Those who have never witnessed this odd behavior might find it strange that the term “tree climbing lions” is used.
Even seasoned experts in animal behavior concur that climbing trees and perching on branches is not an evolutionary adaptation for lions.
There are just two known populations of tree climbing lions on the globe, proving how uncommon this occurrence really is.
While seeing a leopard dozing off in the jungle on a safari is typical, this peculiar behavior displayed by lions has drawn attention and curiosity.
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Where can we find this behavior?
In the western Ugandan town of Ishasha, Queen Elizabeth National Park is home to one such pack of rebellious lions.
Southern Tanzania’s Tarangire National Park and Lake Manyara National Park are home to the other population of the rare tree-climbing lions.
Even though both of these nations are in East Africa, South African safari travelers have occasionally seen lions in Kruger National Park acting similarly affectionately toward trees.
What specialists advise
It’s thought that lions climb trees as a behavioral adaptation to shield themselves from the continual stinging of insects while lounging beneath trees.
According to some experts on animal behavior, these lions have mastered the skill of climbing trees to escape the oppressive heat on the ground.
They may then unwind with a nice breeze and have a peaceful snooze without having to worry about what’s going on below.
Additionally, from this location, you may get a great view of how the prey moves as it crosses the plains in search of water and grazing spots.
Although lions are not physiologically suited to climbing trees, these different groups have developed this talent over time and have been able to pass it along to their offspring, providing a superb example of learned behavior as opposed to inherent inclination.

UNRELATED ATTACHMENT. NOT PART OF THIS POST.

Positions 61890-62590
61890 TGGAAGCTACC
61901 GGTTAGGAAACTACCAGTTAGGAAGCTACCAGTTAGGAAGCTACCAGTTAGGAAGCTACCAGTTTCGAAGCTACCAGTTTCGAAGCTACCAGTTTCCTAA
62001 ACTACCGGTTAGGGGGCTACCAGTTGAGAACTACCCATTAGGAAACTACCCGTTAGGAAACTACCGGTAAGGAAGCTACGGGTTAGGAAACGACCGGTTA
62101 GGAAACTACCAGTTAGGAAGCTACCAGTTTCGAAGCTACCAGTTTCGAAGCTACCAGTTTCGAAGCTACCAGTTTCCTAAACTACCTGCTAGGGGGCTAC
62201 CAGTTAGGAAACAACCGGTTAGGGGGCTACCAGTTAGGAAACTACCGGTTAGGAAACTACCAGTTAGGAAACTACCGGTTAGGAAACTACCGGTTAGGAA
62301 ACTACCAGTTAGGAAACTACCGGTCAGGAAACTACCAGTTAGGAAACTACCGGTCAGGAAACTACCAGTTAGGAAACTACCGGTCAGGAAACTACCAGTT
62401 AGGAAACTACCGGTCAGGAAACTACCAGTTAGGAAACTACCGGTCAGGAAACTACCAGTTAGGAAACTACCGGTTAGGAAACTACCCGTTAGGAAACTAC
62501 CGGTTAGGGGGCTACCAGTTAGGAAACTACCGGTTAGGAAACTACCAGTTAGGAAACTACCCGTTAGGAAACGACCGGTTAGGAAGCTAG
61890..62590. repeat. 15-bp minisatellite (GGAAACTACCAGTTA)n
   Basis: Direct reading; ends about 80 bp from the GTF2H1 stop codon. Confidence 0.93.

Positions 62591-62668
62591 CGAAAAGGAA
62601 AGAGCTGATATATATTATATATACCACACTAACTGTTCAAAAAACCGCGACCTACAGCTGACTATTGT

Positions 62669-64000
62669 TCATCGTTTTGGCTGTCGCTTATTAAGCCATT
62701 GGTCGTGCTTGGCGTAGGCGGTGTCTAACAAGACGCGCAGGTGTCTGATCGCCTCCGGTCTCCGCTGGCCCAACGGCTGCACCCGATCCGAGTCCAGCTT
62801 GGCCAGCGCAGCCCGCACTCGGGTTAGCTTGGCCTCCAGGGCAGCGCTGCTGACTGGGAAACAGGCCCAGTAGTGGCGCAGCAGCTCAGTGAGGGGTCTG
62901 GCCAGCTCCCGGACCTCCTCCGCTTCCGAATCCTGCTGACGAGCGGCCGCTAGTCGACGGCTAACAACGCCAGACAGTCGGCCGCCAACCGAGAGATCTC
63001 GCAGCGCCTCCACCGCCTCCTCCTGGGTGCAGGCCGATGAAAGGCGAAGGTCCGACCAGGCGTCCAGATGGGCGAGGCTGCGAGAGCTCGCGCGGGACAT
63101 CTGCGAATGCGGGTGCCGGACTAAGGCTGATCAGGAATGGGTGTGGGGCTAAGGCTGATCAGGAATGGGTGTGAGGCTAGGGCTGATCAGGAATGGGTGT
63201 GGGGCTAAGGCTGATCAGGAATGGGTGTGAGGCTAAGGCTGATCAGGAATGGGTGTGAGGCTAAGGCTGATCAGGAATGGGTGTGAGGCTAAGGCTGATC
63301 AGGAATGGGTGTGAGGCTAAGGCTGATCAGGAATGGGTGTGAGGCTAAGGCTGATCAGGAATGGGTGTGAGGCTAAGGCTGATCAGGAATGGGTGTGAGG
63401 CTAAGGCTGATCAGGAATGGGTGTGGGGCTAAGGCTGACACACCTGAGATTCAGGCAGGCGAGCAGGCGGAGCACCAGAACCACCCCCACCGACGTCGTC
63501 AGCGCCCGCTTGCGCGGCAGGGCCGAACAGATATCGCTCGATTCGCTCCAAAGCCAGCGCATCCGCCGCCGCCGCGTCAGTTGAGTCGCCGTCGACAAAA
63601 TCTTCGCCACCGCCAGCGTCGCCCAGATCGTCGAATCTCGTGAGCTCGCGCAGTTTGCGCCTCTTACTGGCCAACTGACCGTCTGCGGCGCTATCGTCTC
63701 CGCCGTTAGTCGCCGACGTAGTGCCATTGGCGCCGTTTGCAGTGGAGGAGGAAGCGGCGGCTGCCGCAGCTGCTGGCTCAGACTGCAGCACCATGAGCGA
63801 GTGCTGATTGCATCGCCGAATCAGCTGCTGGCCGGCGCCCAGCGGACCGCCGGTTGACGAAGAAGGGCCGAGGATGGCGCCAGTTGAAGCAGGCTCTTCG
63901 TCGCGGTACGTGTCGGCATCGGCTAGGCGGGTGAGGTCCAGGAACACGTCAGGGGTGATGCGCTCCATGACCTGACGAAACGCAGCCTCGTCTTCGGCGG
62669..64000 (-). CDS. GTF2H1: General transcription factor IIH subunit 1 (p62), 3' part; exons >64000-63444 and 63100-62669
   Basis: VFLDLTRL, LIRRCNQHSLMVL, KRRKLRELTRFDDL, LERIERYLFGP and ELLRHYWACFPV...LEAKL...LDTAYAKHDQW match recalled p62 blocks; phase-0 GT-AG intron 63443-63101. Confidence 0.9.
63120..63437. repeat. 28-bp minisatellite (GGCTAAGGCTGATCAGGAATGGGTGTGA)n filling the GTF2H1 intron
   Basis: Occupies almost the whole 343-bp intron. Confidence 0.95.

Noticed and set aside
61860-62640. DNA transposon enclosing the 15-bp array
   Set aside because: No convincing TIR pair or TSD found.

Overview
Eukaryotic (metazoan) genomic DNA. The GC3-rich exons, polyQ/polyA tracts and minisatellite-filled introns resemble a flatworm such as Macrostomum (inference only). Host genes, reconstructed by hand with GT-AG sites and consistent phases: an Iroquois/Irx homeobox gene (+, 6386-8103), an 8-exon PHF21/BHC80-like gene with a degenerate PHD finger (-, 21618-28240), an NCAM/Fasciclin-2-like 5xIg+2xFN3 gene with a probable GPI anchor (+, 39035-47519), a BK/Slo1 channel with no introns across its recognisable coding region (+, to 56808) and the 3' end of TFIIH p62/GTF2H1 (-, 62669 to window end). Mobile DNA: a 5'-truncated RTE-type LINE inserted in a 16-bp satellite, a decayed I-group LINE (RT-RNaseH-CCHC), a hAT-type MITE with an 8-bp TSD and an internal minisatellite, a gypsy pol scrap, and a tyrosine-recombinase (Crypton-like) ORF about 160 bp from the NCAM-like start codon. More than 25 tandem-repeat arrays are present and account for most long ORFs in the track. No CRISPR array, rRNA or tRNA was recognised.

It takes a lot of strength to carry a lion’s body up such steep slopes considering their weight ranges from 250 to 400 pounds.
Take a look for yourself
In addition to enjoying the stunning views of the scenery, a trip to Lake Manyara Park in Tanzania or Ishasha in Uganda will provide you the chance to come across the population of the unique tree-climbing lions.
For instance, in Ishasha, lions may be seen perched on the limbs of enormous fig trees as they scan a herd of calmly grazing antelopes, gazelles, and impalas.
These herbivores are the lions’ primary food since they adore trees.
If you’re fortunate, you could witness the extraordinary spectacle of a lion cautiously and tenderly circling a tree branch before leaping to the earth.
In stark contrast to the immaculate agility and fluidity that a leopard’s movements convey, it exhibits an uncomfortable, almost unnatural hesitance.
One thing is certain: these lions climb the trees, whether to acquire a panoramic view of the surrounding escarpments or to avoid being irritated by insects on the ground like tsetse flies.
For elderly lions in particular, climbing trees successfully requires some effort, regular practice, and exceptional arboreal expertise.
Fortunately, just like any difficult talent, these lions get better at climbing trees as they practice.